Like any topical product, moisture in the form of sweat or water will wash the sunscreen off the skin, so it's good to periodically check and re-apply when necessary (Goddess Garden suggests reapplying after 40 minutes of water or sweat interference).  I only had to do this once,
within two hours of initial application, due to high humidity.  But over a long day's hike (even in low exertion or low humidity) I didn't mind reapplying to the more sensitive areas like the tops of my arms or back of my neck when, by feel, it seemed that the first layer had mostly been washed or rubbed off.

I conducted one comparison test by liberally applying the sunscreen to one arm, and none to the other arm, then hiking in part to full sun conditions for four hours.  I could easily see the difference between my protected and unprotected skin - the latter wasn't burned, but was redder and more sensitive to the touch.

Now that my part of the world is going into spring and summer I'm sure I'll be using up the rest of my test supply.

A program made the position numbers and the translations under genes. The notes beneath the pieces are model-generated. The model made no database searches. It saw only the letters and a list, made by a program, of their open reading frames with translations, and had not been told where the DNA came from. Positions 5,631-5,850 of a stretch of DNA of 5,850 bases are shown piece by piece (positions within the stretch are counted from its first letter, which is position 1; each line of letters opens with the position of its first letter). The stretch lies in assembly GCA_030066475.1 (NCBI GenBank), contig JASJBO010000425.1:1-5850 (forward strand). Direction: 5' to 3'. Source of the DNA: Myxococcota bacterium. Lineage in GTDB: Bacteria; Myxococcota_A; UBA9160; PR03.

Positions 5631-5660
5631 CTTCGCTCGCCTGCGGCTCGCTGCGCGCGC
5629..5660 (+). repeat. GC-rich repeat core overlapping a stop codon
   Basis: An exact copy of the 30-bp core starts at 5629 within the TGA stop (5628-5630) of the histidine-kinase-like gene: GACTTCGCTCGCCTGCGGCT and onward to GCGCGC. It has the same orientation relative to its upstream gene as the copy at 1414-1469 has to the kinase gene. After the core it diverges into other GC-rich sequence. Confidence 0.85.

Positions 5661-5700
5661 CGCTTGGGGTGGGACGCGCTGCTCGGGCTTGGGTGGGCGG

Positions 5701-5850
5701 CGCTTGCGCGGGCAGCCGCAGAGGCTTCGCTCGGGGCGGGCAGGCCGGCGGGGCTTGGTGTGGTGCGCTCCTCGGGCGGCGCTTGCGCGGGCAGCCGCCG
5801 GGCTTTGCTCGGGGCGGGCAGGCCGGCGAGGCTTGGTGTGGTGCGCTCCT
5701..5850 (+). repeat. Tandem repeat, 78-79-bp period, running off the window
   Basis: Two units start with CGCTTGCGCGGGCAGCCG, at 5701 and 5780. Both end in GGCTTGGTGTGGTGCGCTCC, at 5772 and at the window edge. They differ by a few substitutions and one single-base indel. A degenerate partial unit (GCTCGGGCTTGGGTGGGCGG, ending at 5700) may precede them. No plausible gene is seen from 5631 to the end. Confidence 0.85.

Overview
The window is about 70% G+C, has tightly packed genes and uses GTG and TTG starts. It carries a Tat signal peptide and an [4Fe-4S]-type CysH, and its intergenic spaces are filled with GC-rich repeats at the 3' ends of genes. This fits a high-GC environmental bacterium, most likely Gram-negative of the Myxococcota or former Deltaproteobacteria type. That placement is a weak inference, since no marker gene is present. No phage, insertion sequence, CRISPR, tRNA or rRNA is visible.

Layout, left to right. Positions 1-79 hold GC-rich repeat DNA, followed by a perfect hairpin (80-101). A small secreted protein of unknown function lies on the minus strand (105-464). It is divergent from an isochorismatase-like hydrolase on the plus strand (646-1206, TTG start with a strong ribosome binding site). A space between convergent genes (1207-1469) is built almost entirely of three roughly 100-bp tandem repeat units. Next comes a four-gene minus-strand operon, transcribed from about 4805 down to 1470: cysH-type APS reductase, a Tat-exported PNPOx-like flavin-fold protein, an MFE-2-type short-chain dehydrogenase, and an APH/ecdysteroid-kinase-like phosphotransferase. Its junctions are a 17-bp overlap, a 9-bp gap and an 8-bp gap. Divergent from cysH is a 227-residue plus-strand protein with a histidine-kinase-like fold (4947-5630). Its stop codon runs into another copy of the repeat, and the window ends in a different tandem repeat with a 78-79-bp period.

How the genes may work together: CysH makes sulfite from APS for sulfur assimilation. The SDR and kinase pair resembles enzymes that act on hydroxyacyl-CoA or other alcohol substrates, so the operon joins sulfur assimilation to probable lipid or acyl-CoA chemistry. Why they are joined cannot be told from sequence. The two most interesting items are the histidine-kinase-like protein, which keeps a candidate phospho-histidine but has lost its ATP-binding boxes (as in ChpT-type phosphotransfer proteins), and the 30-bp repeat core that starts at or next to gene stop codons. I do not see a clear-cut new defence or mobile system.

PROS
  • easy to apply
  • pleasant, but not overwhelming, lavender scent
  • stays on the skin for 2-4 hours under moderate conditions, longer if skin remains dry
  • contains relatively safe ingredients as a topical mineral application
  • no expiration date
CONS
  • leaves a whitish cast on the skin, which may be a problem for some users



Acknowledgments

Thanks to BGT and to Goddess Garden Organics for the opportunity to test their sunscreen.






Read more reviews of Goddess Garden Organics gear
Read more gear reviews by Bob Dorenfeld

Reviews > Health & Safety > Sunscreens > Goddess Garden Organics Sunny Body > Test Report by Bob Dorenfeld



Product tested and reviewed in each Formal Test Report has been provided free of charge by the manufacturer to BackpackGearTest.org. Upon completion of the Test Series the writer is permitted to keep the product. Owner Reviews are based on product owned by the reviewer personally unless otherwise noted.

If you are an avid backpacker, we are always looking for enthusiastic, quality reviewers. Apply here to be a gear tester.


All material on this site is the exclusive property of BackpackGearTest.org.
BackpackGearTest software copyright David Anderson